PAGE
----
The only way to truly outsmart a cybercriminal is to start thinking exactly like one. With the ever-evolving cyber threat landscape and constant news reports of breaches, we all need to up our cybersecurity game. Attacking threat actors with a layered defense strategy is one of the only ways to win the ongoing battle and keep them at bay. Essentially, this strategy is known as “Defense in Depth” (DiD), which leverages multiple security measures to protect an organization’s assets.
NIST includes countermeasures in a layered way to achieve the security objectives of the organization. The methodology entails a stack of diverse security technologies that can cover all types of cyber threats and catch those that aren’t caught by others; sort of like a double-lock door. So, if a cybercriminal were to enter through one door, there would be another locked door right behind that traps them and doesn’t allow them to get any further.
The truth is no one defense measure can completely protect a business from the threat landscape, and that is why combining proactive strategies is the only appropriate approach.
To think like a hacker, you need to start by familiarizing yourself with what the most common attacks are right now.
These Are the Most Common Cyber Attacks
Ransomware is a type of malicious software which threatens to publish the victim’s data or perpetually block access to it unless a ransom is paid. Ransomware attacks are typically carried out using a Trojan that is disguised as a legitimate file that the user is tricked into downloading or opening when it arrives as an email attachment. Failure to pay on time can lead to data leaks or permanent data loss.
2. Phishing Attacks
Phishing has always been one of the most common cyber-attacks used to obtain sensitive information, such as login credentials and payment details from unsuspecting targets. Threat actors successfully pose as a trusted source or contact of their victims and trick them into clicking on a malicious link or downloading a spam file sent over email, text messages, phone calls, or social media.
3. Cloud Jacking
The cloud is a common place where businesses store their data and that is why cloud jacking has become a very serious threat to SMBs. Cloud jacking/hijacking involves taking advantage of vulnerabilities that exist in the cloud with the goal of stealing account holder information and gaining access to their server. These attacks are executed by injecting malicious code into third-party cloud libraries or injecting codes directly to the cloud platforms.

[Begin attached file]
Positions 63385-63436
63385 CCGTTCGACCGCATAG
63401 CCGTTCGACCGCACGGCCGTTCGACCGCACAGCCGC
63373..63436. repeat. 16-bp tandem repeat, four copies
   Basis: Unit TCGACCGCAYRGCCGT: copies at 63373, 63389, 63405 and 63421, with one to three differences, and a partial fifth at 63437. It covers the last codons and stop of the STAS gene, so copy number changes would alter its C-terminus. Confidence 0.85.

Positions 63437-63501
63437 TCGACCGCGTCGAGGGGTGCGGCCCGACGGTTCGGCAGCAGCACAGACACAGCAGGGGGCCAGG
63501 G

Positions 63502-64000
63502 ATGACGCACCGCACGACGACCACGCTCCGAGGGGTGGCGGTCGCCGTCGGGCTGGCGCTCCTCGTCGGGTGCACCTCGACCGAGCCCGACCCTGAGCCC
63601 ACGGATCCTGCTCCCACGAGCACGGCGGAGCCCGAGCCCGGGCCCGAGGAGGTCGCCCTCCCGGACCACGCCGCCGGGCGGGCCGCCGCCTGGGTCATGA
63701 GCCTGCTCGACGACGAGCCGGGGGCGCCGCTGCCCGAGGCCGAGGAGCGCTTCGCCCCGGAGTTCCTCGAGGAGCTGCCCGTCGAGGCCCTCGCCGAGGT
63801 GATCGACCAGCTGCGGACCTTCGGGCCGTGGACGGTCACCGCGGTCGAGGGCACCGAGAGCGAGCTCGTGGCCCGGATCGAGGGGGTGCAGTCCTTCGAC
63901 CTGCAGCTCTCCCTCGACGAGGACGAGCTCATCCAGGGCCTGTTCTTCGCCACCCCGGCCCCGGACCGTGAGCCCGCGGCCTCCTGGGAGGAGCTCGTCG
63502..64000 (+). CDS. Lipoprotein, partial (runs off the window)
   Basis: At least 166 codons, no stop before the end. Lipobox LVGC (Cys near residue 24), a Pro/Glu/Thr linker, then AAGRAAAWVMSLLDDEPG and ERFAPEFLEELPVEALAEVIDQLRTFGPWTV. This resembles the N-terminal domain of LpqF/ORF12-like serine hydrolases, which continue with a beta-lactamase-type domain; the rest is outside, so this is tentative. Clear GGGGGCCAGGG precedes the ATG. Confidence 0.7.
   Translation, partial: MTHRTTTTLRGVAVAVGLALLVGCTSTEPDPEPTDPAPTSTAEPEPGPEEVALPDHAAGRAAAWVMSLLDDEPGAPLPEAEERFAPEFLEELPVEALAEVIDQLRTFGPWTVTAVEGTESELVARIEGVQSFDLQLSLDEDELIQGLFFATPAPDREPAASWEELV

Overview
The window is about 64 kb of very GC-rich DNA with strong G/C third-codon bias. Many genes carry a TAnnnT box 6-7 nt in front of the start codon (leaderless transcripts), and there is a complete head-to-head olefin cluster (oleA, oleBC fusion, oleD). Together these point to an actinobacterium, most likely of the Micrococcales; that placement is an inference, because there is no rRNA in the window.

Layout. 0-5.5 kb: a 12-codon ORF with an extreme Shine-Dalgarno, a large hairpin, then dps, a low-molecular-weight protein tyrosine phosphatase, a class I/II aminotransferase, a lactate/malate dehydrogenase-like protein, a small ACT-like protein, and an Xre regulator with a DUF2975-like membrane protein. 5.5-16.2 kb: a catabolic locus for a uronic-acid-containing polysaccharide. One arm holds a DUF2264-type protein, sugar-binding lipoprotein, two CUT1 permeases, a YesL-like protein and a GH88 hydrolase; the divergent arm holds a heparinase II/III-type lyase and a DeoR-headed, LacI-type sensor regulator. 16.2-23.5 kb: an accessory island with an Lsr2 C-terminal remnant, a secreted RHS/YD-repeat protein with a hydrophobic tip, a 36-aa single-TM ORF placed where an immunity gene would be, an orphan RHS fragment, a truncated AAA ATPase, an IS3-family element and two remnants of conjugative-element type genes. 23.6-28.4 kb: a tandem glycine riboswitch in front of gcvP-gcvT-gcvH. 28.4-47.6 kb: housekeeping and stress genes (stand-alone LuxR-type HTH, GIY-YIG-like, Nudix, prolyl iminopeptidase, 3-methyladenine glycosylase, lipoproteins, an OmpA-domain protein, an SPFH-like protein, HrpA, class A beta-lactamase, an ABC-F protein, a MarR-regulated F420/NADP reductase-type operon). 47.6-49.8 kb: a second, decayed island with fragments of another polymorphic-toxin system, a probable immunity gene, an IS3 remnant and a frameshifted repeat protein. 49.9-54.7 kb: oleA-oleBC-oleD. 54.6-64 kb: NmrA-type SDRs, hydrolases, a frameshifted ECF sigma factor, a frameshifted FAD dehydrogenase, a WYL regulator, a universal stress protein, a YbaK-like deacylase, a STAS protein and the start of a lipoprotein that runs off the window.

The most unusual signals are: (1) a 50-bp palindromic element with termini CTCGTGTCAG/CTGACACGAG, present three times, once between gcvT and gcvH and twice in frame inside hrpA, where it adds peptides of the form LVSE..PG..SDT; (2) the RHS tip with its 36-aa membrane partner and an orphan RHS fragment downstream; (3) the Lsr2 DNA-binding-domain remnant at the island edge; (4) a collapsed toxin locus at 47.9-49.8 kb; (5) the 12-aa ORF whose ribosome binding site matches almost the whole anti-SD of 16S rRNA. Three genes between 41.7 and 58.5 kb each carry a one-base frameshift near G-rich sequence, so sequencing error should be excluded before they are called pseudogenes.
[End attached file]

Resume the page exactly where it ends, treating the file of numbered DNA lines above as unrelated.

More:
4. Internal Threats
Some of the most dangerous people could very well be right in your organization. Whether it’s a current or former employee, a vendor, or a partner who has access to sensitive business data. Because it is an attack from within the business, it is harder to detect.
5. Denial-of-Service Attacks
These attacks are common and easy to carry out. When DoS or DDoS attacks happen, hackers flood the targeted system with multiple data requests, causing it to slow down or crash.
A DoS attack is easy to carry out and it is meant to cause a disruption in web services. If there are any essential business processes over the Internet, then they can cease to function. The hacker(s) uses many unique IP addresses to flood the victim’s network from different sources. While it is impossible to stop the attack, it is very difficult to figure out what is legitimate user traffic from attack traffic.
6. A.I. & M.L. Attacks
Artificial intelligence (AI) attacks involve machines that are programmed to think like humans and mimic their actions and (ML) is two trending topics within the IT world for their path-breaking applications. However, AI and ML help hackers are more efficient in developing an in-depth understanding of how businesses guard against cyberattacks.
7. IoT Attacks
Due to the lack of human intervention and inadequate legislation, IoT Attacks have become a favorite for cybercriminals. With the increasing number of unsecured devices connected to corporate networks, hackers can infect those devices with malware and turn them into botnets that search access points for valid credentials which they can use to break into a network.
8. Application Attacks
Many web applications have vulnerabilities that hackers can penetrate to access databases and sensitive data. These are targets especially since they contain sensitive data, like banking details and private client information.
A deep fake is a cyberthreat that uses artificial intelligence to manipulate or generate audio/video content, mainly of people’s faces and body to deceive end users into believing something untrue.
Leverage DiD For Your GTA Business
Your business needs a robust DiD strategy, to keep cyberthreats away. It is essentialayering multiple defensive methods, like firewalls, intrusion prevention and detection systems, endpoint detection and response (EDR), network segmentation, etc., to build a security fortress that’s hard to crack.